Does Filing a Business Bankruptcy Take One's Home?

By Heather Frances J.D.

Depending on how your business is structured and what type of bankruptcy you file, filing bankruptcy on business debts could cause you to lose your home. Generally, if you own a portion of a business that does not provide personal liability protection, such as a sole proprietorship or partnership, personal assets including your home could be taken in a Chapter 7 bankruptcy proceeding.

Types of Bankruptcy

Businesses can file several types of bankruptcy, depending on the business structure. Corporations and limited liability companies can file Chapter 11 bankruptcy, which is a reorganization of the business. All types of businesses can file Chapter 7 bankruptcy, which is a liquidation, or sale, of assets to pay debts. Owners of sole proprietorships and partnerships can file Chapter 13 bankruptcy to create a repayment plan for their debts.

Sole Proprietorships and Partnerships

Sole proprietorships and regular partnerships do not offer liability protection to their owners. Legally, there is no distinction between the business and the owner or partner, so the owner or partner is personally liable for the debts of the business. Consequently, if the business files Chapter 7 bankruptcy, both personal and business assets are available for the court to liquidate to pay business or personal debts. If an owner or partner chooses Chapter 13, he must create a repayment plan including business and personal debts. However, Chapter 13 does not involve liquidating any assets, so it is unlikely that he will lose his home simply because he filed for Chapter 13 bankruptcy.

Get a free, confidential bankruptcy evaluation. Learn More

Corporations and LLCs

Corporations, LLCs and other similar businesses that must register with the state typically offer liability protection to the owners. Generally, the owners are not responsible for the debts of the business since the business is considered a separate legal entity. Thus, the bankruptcy court cannot take the owner’s personal assets to pay the business’s debts, regardless of the type of bankruptcy the business files. If the business files under Chapter 7, the court can only liquidate business assets.

Crossing Corporate Lines

In some cases, however, owners can make themselves liable for business debts even though the business structure should protect the owner from liability. When the owner personally guarantees a loan, provides personal assets as collateral for a business loan or personally cosigns for a loan, he is exposing himself to liability. In such cases, the business’s bankruptcy can affect the owner’s personal finances to the extent the owner made himself personally liable. If the corporation or LLC is a sham created to protect the owner’s assets, rather than a legitimate business, a creditor can go after the owner’s personal assets. This is called “piercing the corporate veil,” and requirements vary by state law. Generally, if the owner has not maintained corporate formalities or has used the corporate structure fraudulently, a court can pierce the corporate veil and make the owner’s personal assets available to satisfy business debt.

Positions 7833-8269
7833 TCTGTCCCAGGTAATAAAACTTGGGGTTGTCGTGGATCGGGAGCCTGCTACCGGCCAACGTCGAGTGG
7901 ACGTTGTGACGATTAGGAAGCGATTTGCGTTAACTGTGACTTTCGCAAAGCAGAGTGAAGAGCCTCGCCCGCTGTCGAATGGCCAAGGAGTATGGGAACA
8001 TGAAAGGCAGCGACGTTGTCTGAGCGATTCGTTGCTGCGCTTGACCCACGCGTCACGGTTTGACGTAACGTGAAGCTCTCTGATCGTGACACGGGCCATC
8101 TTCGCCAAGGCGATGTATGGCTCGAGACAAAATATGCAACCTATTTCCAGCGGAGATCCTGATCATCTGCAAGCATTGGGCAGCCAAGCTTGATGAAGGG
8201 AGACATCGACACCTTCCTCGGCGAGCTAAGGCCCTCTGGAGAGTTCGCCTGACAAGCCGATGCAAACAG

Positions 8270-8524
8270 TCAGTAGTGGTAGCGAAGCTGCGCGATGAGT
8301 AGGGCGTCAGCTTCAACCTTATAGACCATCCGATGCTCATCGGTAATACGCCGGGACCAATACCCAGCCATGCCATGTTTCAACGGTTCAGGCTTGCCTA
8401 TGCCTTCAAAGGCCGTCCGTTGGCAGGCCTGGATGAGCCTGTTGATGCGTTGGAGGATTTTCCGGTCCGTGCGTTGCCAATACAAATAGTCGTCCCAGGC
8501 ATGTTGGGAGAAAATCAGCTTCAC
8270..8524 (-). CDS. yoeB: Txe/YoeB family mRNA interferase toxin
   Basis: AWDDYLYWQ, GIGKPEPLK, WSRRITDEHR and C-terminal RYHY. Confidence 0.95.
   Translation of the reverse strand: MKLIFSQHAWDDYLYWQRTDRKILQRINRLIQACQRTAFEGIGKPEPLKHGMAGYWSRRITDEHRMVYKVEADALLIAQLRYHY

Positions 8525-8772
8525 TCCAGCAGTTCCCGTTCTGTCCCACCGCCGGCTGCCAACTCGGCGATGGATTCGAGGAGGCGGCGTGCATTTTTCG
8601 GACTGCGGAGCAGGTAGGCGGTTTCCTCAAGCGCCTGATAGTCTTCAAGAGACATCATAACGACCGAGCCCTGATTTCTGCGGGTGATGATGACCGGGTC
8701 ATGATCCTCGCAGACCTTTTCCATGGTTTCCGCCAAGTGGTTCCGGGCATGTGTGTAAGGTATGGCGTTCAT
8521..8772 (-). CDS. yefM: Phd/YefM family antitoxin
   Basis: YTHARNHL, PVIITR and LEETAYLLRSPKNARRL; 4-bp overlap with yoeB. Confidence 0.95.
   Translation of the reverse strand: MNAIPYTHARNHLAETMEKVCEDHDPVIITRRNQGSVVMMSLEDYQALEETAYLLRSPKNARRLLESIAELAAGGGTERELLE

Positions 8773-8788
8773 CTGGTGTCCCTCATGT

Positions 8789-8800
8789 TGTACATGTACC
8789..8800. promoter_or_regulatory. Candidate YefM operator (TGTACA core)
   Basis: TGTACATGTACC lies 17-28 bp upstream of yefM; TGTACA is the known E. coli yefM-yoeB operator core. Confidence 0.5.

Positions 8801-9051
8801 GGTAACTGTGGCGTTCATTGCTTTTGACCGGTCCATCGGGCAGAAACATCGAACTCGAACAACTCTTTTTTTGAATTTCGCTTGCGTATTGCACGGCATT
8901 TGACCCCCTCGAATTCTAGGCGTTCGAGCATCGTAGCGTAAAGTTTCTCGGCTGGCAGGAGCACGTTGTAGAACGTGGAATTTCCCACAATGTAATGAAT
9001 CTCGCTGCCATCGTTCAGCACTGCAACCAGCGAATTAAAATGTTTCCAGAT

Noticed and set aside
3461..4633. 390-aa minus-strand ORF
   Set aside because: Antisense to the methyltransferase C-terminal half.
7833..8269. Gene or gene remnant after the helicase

Get a free, confidential bankruptcy evaluation. Learn More
How to Protect Business Assets in an S Corporation vs. Partnership
 

References

Related articles

Sole Proprietorship & Investment Accounts

The sole proprietorship is a very common form of small business, and beyond running their underlying business, sole proprietors are free to make investments and hold assets in investment accounts. These accounts can be used to augment savings for the business, to speculate on specific investment opportunities or to offset financial risks encountered in the sole proprietorship's business operations.

LLC Vs. SP

A “sole proprietorship” is a business structure in which one person operates a company with no partners and unlimited liability for business debts. A limited liability company, or LLC, is an entity created by state law that allows one or more individuals to carry on a business and limit their liability in much the same way as corporations do. Whether a sole proprietorship or an LLC is the best structure for your business depends on several factors.

LLC & Bankruptcy

A limited liability company (LLC) is a form of business organization created by the laws of the state that organized it. Although it is treated as a partnership for tax purposes, it is treated as an independent legal entity for bankruptcy purposes. Failing LLCs generally choose one of two main types of bankruptcy, Chapter 7 or Chapter 11. Creditors may force an LLC into bankruptcy.

Bankruptcy

Related articles

LLC Bankruptcy Laws

The bankruptcy laws pertaining to limited liability companies are hazy. The United States Bankruptcy Code contains no ...

What Will Happen to My Business If I File a Personal Bankruptcy?

Bankruptcy may be a viable solution if your have more debt than you can handle. However, if you are involved in a ...

Can Business Assets Be Touched if You File Personal Bankruptcy?

If you are self-employed and think you might need to file for personal bankruptcy protection, your case is probably ...

Can I Run My Sole Proprietorship After My Bankruptcy Filing Date?

If you operate a business as a sole proprietorship and you file for Chapter 7 bankruptcy, it is not likely you will be ...

Browse by category
Ready to Begin? GET STARTED